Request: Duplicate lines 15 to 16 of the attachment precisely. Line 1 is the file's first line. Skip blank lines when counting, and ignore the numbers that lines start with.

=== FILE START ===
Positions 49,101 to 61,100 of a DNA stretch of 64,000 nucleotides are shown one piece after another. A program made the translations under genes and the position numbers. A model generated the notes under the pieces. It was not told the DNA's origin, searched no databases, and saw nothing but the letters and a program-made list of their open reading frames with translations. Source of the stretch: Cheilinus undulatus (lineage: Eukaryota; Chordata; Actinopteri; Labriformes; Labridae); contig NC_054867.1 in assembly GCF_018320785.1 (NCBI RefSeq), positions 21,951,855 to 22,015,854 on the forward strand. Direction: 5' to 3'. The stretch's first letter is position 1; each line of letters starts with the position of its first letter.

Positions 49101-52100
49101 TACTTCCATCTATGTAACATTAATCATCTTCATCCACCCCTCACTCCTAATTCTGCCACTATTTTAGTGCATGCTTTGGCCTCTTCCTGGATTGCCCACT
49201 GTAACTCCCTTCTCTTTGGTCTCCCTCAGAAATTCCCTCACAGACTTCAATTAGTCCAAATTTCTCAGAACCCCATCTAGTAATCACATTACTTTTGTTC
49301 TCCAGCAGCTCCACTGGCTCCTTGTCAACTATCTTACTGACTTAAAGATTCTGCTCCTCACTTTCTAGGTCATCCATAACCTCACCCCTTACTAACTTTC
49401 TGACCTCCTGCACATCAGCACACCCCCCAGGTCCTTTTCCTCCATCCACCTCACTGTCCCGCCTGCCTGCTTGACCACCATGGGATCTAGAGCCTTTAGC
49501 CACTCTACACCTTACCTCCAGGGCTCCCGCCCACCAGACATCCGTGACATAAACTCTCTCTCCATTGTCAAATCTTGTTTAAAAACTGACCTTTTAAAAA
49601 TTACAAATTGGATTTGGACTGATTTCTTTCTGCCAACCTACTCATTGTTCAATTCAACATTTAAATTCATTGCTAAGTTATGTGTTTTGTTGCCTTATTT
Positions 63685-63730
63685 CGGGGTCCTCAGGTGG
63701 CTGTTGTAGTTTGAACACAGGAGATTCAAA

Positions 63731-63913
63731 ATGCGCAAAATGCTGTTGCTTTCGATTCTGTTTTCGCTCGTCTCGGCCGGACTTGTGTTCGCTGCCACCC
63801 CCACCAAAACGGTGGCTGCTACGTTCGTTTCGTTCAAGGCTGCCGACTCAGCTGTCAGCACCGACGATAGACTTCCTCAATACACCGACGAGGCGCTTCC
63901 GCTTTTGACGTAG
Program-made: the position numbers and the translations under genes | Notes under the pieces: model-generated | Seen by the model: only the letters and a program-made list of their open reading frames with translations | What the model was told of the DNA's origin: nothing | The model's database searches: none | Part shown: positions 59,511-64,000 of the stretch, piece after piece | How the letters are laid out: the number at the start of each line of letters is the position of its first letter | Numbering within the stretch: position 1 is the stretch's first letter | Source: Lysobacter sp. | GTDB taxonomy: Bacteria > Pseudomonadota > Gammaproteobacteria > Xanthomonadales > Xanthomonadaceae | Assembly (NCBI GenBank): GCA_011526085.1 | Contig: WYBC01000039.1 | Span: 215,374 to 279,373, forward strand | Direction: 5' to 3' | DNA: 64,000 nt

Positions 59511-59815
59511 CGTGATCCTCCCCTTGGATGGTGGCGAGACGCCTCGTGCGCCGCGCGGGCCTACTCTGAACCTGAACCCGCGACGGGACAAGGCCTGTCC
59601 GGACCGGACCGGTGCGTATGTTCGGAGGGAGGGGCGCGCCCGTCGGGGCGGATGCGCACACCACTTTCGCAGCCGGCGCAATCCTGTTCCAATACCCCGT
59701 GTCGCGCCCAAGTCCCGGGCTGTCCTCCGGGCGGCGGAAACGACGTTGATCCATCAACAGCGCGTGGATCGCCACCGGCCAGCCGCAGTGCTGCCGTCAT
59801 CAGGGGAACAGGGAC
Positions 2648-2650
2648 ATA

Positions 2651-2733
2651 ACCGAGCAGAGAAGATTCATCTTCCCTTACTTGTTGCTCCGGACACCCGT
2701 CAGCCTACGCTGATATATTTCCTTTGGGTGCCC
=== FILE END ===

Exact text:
63901 GCTTTTGACGTAG
Program-made: the position numbers and the translations under genes | Notes under the pieces: model-generated | Seen by the model: only the letters and a program-made list of their open reading frames with translations | What the model was told of the DNA's origin: nothing | The model's database searches: none | Part shown: positions 59,511-64,000 of the stretch, piece after piece | How the letters are laid out: the number at the start of each line of letters is the position of its first letter | Numbering within the stretch: position 1 is the stretch's first letter | Source: Lysobacter sp. | GTDB taxonomy: Bacteria > Pseudomonadota > Gammaproteobacteria > Xanthomonadales > Xanthomonadaceae | Assembly (NCBI GenBank): GCA_011526085.1 | Contig: WYBC01000039.1 | Span: 215,374 to 279,373, forward strand | Direction: 5' to 3' | DNA: 64,000 nt